I was not at all surprised when I noticed Gustav Mahler sweating on the elliptic machine next to me at Talpiot’s Body & Soul gym, although I’m not sure whether I should be proud or embarrassed that I’m probably the only patron of that middle-browridge establishment who would have recognized the gentleman with the high forehead, electric hair, and wire-rimmed glasses, especially since he was wearing a track suit rather than the usual three-piecer and bowtie. He strode at quite a brisk pace, his gaze directed intently at the vista of southwest Jerusalem visible through the gym’s large windows.
What I mean to say is not that I’m so familiar with the countenances of the great composers that I could pick any one of them out of a crowd of a thousand (although I could, I certainly could), but that I half-expected to see this particular late-Romantic Austrian-Bohemian-Jewish symphonist and conductor on this particular day, a fact that I remarked to him after removing my Ipod’s left earphone.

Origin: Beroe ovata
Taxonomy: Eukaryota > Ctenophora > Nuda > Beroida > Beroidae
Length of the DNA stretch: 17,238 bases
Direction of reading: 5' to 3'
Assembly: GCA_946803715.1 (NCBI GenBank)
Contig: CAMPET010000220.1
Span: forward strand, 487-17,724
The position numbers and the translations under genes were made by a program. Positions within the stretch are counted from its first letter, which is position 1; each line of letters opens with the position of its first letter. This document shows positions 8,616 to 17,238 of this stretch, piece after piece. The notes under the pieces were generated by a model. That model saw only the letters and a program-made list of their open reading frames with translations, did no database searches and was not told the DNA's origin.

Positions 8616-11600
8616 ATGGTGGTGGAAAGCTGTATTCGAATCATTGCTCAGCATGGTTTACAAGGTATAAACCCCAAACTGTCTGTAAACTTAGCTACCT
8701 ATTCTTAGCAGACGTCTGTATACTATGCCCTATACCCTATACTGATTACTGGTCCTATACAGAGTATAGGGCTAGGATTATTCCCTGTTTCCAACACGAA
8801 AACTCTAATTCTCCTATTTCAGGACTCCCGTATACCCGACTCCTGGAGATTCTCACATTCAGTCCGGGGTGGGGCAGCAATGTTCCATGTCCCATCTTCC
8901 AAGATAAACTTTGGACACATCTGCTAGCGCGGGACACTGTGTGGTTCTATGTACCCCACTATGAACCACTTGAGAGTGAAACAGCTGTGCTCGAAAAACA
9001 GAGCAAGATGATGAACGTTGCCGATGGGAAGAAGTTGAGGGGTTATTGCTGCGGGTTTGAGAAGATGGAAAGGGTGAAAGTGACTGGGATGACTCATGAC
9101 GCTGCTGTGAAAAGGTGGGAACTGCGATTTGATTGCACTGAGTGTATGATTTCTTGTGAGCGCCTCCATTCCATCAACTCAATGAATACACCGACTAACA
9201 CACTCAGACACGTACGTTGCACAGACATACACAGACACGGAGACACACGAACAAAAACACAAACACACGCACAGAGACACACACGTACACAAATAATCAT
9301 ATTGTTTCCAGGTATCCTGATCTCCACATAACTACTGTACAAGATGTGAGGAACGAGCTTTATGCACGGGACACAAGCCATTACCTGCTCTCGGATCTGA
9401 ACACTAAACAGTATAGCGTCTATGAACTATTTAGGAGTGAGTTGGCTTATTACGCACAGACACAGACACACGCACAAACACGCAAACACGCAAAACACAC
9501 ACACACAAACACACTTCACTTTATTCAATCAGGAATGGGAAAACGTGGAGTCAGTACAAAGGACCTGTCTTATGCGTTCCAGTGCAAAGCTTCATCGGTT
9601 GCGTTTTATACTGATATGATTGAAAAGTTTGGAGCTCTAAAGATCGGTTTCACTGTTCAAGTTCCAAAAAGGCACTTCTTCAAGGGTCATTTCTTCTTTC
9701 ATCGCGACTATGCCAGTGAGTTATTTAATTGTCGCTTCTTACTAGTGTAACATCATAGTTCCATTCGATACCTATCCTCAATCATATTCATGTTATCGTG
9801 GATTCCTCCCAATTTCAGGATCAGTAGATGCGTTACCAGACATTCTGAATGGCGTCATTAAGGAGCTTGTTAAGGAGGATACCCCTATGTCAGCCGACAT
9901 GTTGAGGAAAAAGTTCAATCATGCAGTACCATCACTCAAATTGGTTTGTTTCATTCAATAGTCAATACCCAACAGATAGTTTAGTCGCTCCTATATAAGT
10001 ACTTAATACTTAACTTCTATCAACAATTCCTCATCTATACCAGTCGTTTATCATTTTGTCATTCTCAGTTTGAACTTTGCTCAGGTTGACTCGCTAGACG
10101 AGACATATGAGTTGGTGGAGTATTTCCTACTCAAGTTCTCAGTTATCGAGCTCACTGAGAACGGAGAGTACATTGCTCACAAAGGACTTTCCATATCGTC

He didn’t hear me at first, and then it seemed to take him three or four beats to tear himself away from the view of Bayit VaGan, Malha, and the hazy Vale of the Spirits that winds through the Jerusalem hills down to the House of the Sun.
“Not surprised? Why would that be?” he asked, looking me over with what I could best describe as a sharp critical eye. “I do not normally patronize this place, but the celestial health club is closed for repairs and they have sent us here in the meantime.”